There are dramatic developments under way, some of which will be made easier and cheaper by new additive manufacturing technology, or 3D printing, as it is often known. Kostos highlighted that the battery’s electrode which, with current technology, is built using a slurry coating process.
Latest research, however, using novel 3D printing technology is achieving 20% thicker electrodes when compared to conventional manufacturing techniques. This approach enables higher energy, flexibility, and reduced cost.
Additional savings from 3D printing could well mean that the entire production process could be 60-70% less energy intensive. This, combined with labour and space savings, has been estimated to yield significant savings in production costs.
Safer, smaller, stronger…
LR’s Duffy noted that from an assurance point of view, these developments are attractive, if challenging. “Our aim, within Current Direct, is to develop safety certification approaches that suit the concept so that these can be proposed to the maritime industry with appropriate justifications.”
The 3D printing cell manufacturing process can be readily adapted to accommodate future battery technologies as they are commercialised. By way of example, Duffy referred to solid-state electrolytes are that are being researched elsewhere. These are inherently safer than liquid electrolytes because there is a reduced risk of short circuits developing between electrodes. Cells based on that technology, combined with careful design of module assembly and type testing, can significantly reduce the risk of thermal runaway occurring in lithium battery systems.
And tomorrow’s batteries will be smaller, more powerful, and faster to charge, he noted, potentially opening up a wider range of applications. The Current Direct partners are aiming to triple the energy available in a conventional 20-foot battery container from one megawatt hour to three. So two of these battery packs would provide up to six hours of energy for an inland waterway craft consuming 1,000 kilowatts per hour.
Sustainability is another issue, Duffy emphasised. Lower density electrode structures could well use less of the world’s rare metals than existing ones – a key consideration as the world’s energy systems adopt energy storage as a system component.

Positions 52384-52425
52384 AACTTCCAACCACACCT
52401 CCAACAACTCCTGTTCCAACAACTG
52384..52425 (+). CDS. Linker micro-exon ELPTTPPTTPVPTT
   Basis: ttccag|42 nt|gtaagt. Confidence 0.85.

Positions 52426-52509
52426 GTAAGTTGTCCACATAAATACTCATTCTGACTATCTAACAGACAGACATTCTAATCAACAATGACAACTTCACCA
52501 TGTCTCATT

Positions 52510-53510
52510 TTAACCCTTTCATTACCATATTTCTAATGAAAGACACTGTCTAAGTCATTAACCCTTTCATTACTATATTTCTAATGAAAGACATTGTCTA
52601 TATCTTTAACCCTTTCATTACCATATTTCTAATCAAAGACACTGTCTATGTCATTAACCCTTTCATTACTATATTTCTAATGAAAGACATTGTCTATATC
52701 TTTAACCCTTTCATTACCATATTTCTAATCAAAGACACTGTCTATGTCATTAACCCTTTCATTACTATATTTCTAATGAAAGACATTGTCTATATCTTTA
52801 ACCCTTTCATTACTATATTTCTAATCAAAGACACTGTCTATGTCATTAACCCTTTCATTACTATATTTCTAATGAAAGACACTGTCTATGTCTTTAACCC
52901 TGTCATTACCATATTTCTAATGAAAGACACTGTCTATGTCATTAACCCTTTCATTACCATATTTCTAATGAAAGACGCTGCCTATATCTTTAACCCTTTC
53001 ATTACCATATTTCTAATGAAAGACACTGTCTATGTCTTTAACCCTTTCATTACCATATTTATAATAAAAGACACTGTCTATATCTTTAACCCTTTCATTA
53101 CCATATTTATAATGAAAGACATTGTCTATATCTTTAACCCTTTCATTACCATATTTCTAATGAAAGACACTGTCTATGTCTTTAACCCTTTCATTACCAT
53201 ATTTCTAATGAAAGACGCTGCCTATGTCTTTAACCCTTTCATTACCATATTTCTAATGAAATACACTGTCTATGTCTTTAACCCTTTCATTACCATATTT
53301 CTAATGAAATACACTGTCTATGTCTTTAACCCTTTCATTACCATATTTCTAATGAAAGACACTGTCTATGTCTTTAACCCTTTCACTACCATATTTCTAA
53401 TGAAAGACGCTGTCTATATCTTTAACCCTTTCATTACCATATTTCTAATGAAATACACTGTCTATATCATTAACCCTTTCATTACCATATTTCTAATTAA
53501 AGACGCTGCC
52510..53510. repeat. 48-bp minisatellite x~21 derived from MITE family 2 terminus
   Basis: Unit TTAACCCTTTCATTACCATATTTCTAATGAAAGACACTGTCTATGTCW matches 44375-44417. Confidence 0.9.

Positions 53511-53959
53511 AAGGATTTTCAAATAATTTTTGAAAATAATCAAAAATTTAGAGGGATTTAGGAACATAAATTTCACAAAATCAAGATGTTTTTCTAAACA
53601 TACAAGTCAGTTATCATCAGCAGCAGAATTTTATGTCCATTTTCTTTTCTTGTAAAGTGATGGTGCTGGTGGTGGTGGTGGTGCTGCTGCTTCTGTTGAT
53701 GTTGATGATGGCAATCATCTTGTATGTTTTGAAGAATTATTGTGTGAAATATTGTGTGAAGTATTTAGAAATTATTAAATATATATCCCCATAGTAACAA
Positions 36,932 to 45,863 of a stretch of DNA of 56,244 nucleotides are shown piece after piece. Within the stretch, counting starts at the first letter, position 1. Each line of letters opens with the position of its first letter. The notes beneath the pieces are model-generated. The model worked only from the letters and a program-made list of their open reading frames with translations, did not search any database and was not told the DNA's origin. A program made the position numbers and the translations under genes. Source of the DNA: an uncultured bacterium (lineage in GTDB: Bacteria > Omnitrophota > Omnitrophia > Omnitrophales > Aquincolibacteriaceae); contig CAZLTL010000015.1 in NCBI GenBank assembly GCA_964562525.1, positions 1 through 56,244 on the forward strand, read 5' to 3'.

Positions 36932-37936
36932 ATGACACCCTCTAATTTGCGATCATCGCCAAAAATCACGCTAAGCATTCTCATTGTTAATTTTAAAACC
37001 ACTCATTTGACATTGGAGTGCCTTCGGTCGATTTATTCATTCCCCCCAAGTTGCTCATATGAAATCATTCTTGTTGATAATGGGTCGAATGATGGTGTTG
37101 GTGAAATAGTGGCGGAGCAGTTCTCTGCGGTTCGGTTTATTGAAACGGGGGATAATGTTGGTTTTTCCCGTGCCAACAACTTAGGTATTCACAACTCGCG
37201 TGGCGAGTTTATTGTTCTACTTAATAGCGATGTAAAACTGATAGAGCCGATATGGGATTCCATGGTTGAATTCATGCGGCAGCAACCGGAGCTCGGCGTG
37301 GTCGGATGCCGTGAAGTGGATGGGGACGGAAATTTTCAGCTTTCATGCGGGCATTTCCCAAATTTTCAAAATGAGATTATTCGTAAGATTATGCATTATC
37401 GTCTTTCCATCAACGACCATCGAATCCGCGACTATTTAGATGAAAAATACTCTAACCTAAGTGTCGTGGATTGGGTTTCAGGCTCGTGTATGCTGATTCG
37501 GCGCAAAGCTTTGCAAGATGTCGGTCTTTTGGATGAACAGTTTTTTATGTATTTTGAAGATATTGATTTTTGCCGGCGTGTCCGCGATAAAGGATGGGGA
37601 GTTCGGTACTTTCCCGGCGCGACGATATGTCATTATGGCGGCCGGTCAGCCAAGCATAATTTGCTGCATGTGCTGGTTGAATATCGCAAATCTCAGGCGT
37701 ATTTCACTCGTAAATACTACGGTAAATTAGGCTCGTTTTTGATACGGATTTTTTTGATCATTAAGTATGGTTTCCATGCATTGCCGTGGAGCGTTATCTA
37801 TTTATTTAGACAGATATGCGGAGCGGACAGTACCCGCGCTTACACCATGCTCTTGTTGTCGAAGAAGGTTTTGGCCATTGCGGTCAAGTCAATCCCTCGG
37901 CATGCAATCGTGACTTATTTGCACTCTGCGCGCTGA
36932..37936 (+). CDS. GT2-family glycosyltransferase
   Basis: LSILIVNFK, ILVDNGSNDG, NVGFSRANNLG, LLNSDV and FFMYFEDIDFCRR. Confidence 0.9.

What really appeals, however, is the potential for what Duffy describes as improved battery lifecycle ‘route optimisation’ which hopes to transform the safety and security of battery packs with through-life, real-time condition monitoring. This digital capability is now possible by using ‘single cell supervisors’ within the cell that can track battery condition and communicate directly with the master board through the existing power bus. On inland waterways, coastal routes, and workboats in rivers and harbours, both Duffy and Kostos believe that swappable energy packs have the potential to transform operations.
The digital monitoring capability would mean that service corridors could be established to provide charged containers where they are needed. Access to the battery pack containers would no longer be necessary, making more space for energy storage, while crew would receive information on the status and available supply of ships’ power but would not be required to carry out maintenance.
They would, of course, still oversee the integrity of shipboard battery connections but the condition of the batteries themselves would be managed remotely as part of ‘Energy as a Service’. Meanwhile, the condition of batteries requiring attention or replacement would be evident to remote engineers capable of ensuring that ships’ energy systems remains dependable at all times.
Ultimately, this quantum leap in battery technology could result in a range of power sources on board a ship in which swappable batteries could provide a core component. Through a power grid, renewable energies from fuel cells, wind, sun, and shore power, for example – could feed into a hybrid electrical power system to cover energy requirements for cargo handling, hotel loads, and the peaks and troughs of varying propulsion loads in routine operations. Current Direct aims to tackle this challenge through innovations at all levels while building a novel Energy as a Service ecosystem to accommodate today’s and tomorrow’s technologies to facilitate electrification.
Duffy was keen to highlight the scale of the assurance challenge when essential services are not a permanent part of the ship. The end result could well be transformational, he concluded, but safety, sustainability and security will remain the top priorities for LR in its Current Direct project participation and beyond.